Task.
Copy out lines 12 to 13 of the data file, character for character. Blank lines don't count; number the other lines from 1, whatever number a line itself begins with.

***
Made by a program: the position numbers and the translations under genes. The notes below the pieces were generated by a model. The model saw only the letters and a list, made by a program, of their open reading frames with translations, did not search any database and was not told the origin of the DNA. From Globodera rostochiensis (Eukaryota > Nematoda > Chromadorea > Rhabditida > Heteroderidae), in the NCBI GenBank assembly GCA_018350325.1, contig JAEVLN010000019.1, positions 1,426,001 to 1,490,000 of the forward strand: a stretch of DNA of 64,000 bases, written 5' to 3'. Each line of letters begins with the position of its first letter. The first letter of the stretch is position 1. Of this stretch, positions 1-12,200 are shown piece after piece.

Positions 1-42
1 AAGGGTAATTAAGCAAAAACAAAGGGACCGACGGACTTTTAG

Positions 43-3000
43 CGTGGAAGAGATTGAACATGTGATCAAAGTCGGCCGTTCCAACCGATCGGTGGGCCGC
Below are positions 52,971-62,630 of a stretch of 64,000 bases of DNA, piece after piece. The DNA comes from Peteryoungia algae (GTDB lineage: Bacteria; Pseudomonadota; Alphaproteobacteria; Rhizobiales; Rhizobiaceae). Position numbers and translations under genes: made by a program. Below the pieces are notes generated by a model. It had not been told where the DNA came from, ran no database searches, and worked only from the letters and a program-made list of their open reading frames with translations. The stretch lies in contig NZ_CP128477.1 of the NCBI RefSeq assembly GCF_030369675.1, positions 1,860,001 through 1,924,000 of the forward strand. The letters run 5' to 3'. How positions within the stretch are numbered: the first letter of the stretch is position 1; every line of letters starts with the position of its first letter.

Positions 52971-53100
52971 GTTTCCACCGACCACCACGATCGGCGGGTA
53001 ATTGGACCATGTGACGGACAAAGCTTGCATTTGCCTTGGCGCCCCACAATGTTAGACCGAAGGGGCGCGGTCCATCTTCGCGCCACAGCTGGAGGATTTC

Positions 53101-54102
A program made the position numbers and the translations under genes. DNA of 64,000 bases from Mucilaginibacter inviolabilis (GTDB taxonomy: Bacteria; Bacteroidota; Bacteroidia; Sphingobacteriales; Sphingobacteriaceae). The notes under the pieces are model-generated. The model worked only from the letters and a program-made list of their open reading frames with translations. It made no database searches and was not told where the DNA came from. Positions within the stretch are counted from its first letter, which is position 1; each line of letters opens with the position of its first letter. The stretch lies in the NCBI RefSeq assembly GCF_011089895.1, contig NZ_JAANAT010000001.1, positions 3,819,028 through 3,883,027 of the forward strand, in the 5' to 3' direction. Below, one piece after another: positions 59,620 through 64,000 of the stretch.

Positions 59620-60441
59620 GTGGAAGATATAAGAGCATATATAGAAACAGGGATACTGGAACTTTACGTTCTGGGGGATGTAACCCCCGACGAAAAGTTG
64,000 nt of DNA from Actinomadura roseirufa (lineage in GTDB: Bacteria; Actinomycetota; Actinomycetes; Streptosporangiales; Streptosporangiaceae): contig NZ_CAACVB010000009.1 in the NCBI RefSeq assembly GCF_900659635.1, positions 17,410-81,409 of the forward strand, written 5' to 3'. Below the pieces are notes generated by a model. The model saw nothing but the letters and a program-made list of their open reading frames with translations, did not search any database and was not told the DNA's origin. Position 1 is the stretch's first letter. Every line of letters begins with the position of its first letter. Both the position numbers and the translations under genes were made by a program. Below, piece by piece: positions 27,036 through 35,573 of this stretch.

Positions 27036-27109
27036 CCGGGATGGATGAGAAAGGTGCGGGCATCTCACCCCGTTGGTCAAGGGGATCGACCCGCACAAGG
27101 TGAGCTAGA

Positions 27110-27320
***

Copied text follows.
Positions 59620-60441
59620 GTGGAAGATATAAGAGCATATATAGAAACAGGGATACTGGAACTTTACGTTCTGGGGGATGTAACCCCCGACGAAAAGTTG